Nightmares plague Hiccup. During the day, they rest and plot and prepare, and at night they strike, over and over, relentlessly, combing through attack plan after attack plan. But no matter what, they never really leave.
The nights are pretty hard for him. Because during the day, he can be the problem solver and the hero and whoever else everyone makes him out to be. But at night… his thoughts throw him into solitary confinement and he’s left alone and restless while they take up the position of prison guards.
He’s always had pretty bad night terrors—for as long as he can remember at least. (Funny that there’s a dragon named after them now. They’re not nearly as terrifying though, he figures.) He fucked up his sleep schedule from his early teens when he began drafting and building things, rewriting formula after formula, testing and retesting and all the like. He’d stay up until the wee hours of the morning, and finally, when his head thumped against the desk, someone would burst into his room—likely, his father—announcing an auditory to-do list for the day.
Toothless is always there, so that's nice. And before he was... well... Hiccup doesn’t really like to revisit those times. Not when he spent his life feeling inadequate... worthless. Everyone respects him now and that’s great and fine and dandy but he remembers a time where people whispered behind his back as he hunched further over a welding station—sinking into himself and trying desperately to keep focus.
Life has a sense of humour, apparently. He was always pretty scared of ending up like Gobber: missing limbs and all. Little did he know...
Prepubescent years were not great for Hiccup Horrendous Haddock III. And instead of nightmares of battles and killings and endangered loved ones... they were of his future... one where he was shunned and empty. And others, where he was great and brave but dragon heads lined his front steps and blood dripped from his fingers. They were graphic… innards and their marred shells sprinkled throughout dreamland… not unlike visions that terrorize him now.
Hiccup sits up in a frenzy, throwing off the scratchy blanket from his lap and stalking to his drawing desk. If his body refuses to sleep, then he might as well put his mind to good use. Good use, in fact, is certainly not overthinking the odd footprints on the front lawn or pitying your delicate, vivid memory.
He really doesn’t have the stomach for any of this. He didn’t back then and he still doesn’t now.
He’d like to have said Toothless woke up with him—joined him in his scientific pursuits—or at the very least, stirred, but the dragon does no such thing. Hiccup supposes he should count himself grateful; Toothless has never been one to snore; always just sleeps soundless in his makeshift bed. Hiccup wonders if he ever dreams. That’s a lie—he knows he does. He just wonders what kind, and how they look from the dragon's perspective. Maybe they’re of flying and maybe he’s in them… Maybe they're of fish.
...Maybe he should invent a universal translator. How crazy would it be if Toothless could talk? They already have a more than substantial sense of communication, he’d say, but the idea still makes him laugh.
Gods, he’s gotta stop eating mutton so late. Thor knows it’s messing with him.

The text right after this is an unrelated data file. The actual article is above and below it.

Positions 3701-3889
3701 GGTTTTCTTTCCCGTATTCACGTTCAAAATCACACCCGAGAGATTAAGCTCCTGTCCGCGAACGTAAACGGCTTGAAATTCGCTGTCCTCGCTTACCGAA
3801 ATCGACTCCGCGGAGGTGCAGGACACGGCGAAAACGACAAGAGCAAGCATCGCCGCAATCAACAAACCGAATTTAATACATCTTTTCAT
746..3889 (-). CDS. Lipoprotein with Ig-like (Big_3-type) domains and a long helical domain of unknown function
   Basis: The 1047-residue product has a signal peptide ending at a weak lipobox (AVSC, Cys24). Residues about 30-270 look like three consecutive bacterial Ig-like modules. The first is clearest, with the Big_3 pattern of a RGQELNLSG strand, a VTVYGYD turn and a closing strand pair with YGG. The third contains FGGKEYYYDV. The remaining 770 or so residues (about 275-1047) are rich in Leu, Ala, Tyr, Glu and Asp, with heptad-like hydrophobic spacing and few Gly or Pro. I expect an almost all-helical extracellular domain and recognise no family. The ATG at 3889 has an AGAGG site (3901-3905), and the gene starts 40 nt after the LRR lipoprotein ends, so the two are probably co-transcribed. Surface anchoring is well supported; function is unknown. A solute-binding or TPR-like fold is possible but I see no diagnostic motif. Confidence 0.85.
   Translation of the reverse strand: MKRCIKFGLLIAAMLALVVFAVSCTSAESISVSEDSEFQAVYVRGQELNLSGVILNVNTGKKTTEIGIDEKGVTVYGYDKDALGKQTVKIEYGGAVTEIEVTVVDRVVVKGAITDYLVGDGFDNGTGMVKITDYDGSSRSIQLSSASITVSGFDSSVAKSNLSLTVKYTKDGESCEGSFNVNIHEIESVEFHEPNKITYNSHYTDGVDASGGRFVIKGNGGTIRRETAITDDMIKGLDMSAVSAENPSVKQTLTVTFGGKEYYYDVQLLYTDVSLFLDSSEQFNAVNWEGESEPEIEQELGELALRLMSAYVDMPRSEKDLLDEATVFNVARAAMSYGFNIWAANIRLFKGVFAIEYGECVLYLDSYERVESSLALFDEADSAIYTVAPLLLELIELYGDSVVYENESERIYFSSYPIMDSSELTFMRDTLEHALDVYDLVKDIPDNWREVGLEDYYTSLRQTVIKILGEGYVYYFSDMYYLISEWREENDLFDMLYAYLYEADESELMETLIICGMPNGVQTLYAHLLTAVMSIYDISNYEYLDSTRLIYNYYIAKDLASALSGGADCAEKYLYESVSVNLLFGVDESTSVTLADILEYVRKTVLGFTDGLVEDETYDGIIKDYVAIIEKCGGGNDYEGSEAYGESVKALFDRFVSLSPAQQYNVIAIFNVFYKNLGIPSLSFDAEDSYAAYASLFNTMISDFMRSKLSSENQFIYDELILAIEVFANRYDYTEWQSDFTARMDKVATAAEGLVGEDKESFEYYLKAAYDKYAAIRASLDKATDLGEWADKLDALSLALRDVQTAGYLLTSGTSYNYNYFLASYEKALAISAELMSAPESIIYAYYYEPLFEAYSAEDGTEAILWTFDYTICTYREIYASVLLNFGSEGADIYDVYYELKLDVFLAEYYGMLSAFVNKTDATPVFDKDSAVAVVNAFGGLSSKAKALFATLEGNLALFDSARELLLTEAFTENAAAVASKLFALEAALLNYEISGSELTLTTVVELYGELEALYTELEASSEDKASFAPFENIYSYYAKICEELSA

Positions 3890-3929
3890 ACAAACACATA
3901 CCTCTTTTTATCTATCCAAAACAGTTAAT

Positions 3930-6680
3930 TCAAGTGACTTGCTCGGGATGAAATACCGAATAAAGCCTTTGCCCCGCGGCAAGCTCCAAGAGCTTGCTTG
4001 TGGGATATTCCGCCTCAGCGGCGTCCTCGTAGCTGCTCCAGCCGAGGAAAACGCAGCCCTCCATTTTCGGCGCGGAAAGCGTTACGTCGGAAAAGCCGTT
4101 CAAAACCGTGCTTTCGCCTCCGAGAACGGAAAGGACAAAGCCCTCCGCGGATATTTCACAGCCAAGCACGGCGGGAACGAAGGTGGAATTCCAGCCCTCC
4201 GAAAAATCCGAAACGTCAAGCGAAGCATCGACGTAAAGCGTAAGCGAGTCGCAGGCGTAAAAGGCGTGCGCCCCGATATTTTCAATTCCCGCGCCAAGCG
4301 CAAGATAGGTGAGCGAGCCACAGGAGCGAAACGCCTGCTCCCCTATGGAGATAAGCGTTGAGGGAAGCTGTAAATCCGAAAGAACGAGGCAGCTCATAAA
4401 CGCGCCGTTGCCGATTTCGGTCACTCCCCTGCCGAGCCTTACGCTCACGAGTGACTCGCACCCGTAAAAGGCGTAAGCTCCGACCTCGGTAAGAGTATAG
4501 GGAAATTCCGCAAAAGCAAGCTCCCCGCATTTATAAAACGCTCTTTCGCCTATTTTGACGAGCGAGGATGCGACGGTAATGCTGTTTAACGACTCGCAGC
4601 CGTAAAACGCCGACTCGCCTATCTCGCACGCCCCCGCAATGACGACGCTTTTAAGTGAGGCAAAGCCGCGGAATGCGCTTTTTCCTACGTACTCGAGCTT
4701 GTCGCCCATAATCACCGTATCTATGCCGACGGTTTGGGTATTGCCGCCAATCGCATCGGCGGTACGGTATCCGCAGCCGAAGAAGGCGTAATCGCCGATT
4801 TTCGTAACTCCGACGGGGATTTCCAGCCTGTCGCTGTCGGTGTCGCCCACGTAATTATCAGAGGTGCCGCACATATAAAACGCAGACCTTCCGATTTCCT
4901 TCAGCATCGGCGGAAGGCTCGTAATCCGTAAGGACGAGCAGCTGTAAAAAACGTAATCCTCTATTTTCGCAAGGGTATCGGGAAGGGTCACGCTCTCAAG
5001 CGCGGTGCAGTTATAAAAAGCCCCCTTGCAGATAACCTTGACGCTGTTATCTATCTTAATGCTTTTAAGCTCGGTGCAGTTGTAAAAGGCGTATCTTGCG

He sits there for a little while, with the small desk lantern lit and thick squares of blank paper in front of him. Every time he blinks, severed dragon parts flash in the darkness behind his eyelids, vivid and gruesome as always. Eventually, little droplets make their way onto the freshly scrawled ink and any work he’s done for the night is as good as lost. He sighs, slowly tilting his head back to stare at the ceiling of his hut and all its wooden glory. He remembers the day he built it, reinforcing it over and over, terrified of an attack on the island. He’d seen Astrid from his roof, carrying various supplies onto the slab of land where her perfect little hut was now built. And of course there were the twins, who’d had to rebuild their place four times over and with the help of friends. And Snoutlout and Fishlegs who’d fought over material and design techniques and eventually each resigned to their own unique hut.
They're all pretty different, come to think of it. So much personality in each of their homes and so much space allotted to be whoever it is they want to.
Not much more than sniffles escape him and he’s glad for that at least. But his dragon wakes up anyway, nuzzling his snout into Hiccup’s lap and he pats him on the head. Good dragon.
So much for the leader he’s supposed to be. He feels pretty pathetic right now, he’s not going to lie.
“Go to sleep,” he mutters, brushing over his ears and watching as they flop back. Toothless gives a purring sound, curling up right next to the desk, not even bothering with his heat circle and, somehow, it makes Hiccup feel that much better. Nothing like a bond between a boy and his dragon. Or something like that.
Things are good right now. Seriously, they’re okay. And isn’t it when things are okay that people are at their most vulnerable… Maybe because they’re not expecting it, or maybe because they have something to lose. Or in Hiccup’s case, maybe because he’s spent so long with things not being okay and now that they are… well, he’s not really sure what to make of it. Someone must be out there, strategizing, watching for a chink in his armour, waiting for that inevitable slip-up. Planning out every meticulous move and just the right moment to strike the faithful blow.